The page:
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Energy Use in the Commercial Sector: Estimated Intensities and Costs for Canada Based on US Survey Data


  • Frank T. Denton
  • Dean C. Mountain
  • Byron G. Spencer


This study uses survey data relating to the United States commercial sector to estimate and interpret annual energy demand relationships in which account is taken of energy and non-energy prices, building characteristics, and weather information. It applies the estimated US relationships to the Canadian context, where no comparable survey information is at present available, to infer energy use and cost in buildings with specified characteristics located in major cities across the country. The results provide strong evidence of the value of information, from a properly designed survey, for identifying and analysing patterns of energy use in the commercial sector.

Suggested Citation

  • Frank T. Denton & Dean C. Mountain & Byron G. Spencer, 1997. "Energy Use in the Commercial Sector: Estimated Intensities and Costs for Canada Based on US Survey Data," Quantitative Studies in Economics and Population Research Reports 337, McMaster University.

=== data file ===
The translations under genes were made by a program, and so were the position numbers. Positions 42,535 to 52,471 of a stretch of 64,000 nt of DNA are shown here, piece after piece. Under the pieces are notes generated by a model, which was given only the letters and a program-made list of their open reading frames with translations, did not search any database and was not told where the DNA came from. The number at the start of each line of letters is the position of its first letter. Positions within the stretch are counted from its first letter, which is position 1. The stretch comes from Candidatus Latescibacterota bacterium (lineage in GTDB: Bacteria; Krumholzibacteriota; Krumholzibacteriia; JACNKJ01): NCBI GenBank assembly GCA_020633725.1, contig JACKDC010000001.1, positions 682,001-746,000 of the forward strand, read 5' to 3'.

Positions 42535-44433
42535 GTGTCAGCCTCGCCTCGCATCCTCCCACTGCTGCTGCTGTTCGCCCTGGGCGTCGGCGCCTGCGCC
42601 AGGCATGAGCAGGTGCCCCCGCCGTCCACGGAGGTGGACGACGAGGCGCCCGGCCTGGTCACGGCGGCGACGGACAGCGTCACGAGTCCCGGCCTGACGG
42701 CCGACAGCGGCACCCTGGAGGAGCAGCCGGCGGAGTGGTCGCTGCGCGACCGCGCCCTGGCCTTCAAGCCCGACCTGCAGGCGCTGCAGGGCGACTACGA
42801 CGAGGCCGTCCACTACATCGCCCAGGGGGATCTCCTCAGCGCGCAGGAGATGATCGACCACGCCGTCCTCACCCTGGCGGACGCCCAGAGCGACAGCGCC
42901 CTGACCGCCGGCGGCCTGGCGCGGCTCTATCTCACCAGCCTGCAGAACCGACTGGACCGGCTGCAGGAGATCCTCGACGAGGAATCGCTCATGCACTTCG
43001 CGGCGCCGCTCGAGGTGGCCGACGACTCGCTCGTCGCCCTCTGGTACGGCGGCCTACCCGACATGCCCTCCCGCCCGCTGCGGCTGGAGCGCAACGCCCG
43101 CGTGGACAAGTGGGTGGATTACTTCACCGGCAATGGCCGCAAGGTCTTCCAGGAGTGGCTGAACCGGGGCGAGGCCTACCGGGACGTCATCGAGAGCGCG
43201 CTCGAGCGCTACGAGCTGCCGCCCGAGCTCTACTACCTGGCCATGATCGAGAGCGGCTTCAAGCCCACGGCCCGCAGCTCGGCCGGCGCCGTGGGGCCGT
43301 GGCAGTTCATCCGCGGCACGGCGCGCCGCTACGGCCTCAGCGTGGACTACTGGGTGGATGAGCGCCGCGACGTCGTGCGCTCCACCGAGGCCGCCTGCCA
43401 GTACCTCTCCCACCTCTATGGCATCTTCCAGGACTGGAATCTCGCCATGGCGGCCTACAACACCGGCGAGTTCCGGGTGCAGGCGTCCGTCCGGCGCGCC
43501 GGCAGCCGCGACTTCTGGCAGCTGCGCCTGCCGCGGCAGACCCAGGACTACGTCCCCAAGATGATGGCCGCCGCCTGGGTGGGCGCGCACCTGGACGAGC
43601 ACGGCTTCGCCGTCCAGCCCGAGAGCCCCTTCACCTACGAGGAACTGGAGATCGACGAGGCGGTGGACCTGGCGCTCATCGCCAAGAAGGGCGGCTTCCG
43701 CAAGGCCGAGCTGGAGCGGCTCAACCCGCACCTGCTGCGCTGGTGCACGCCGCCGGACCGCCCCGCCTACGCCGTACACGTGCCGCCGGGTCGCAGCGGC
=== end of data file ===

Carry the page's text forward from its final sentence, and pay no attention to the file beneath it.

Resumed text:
• Handle: RePEc:mcm:qseprr:337

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    Cited by:

    1. Frank T. Denton & Dean C. Mountain & Byron G. Spencer, 2003. "Energy Demand with Declining Rate Schedules: An Econometric Model for the U.S. Commercial Sector," Land Economics, University of Wisconsin Press, vol. 79(1), pages 86-105.

    More about this item


    energy demand; building characteristics; commercial sector;

    JEL classification:

    • Q41 - Agricultural and Natural Resource Economics; Environmental and Ecological Economics - - Energy - - - Demand and Supply; Prices


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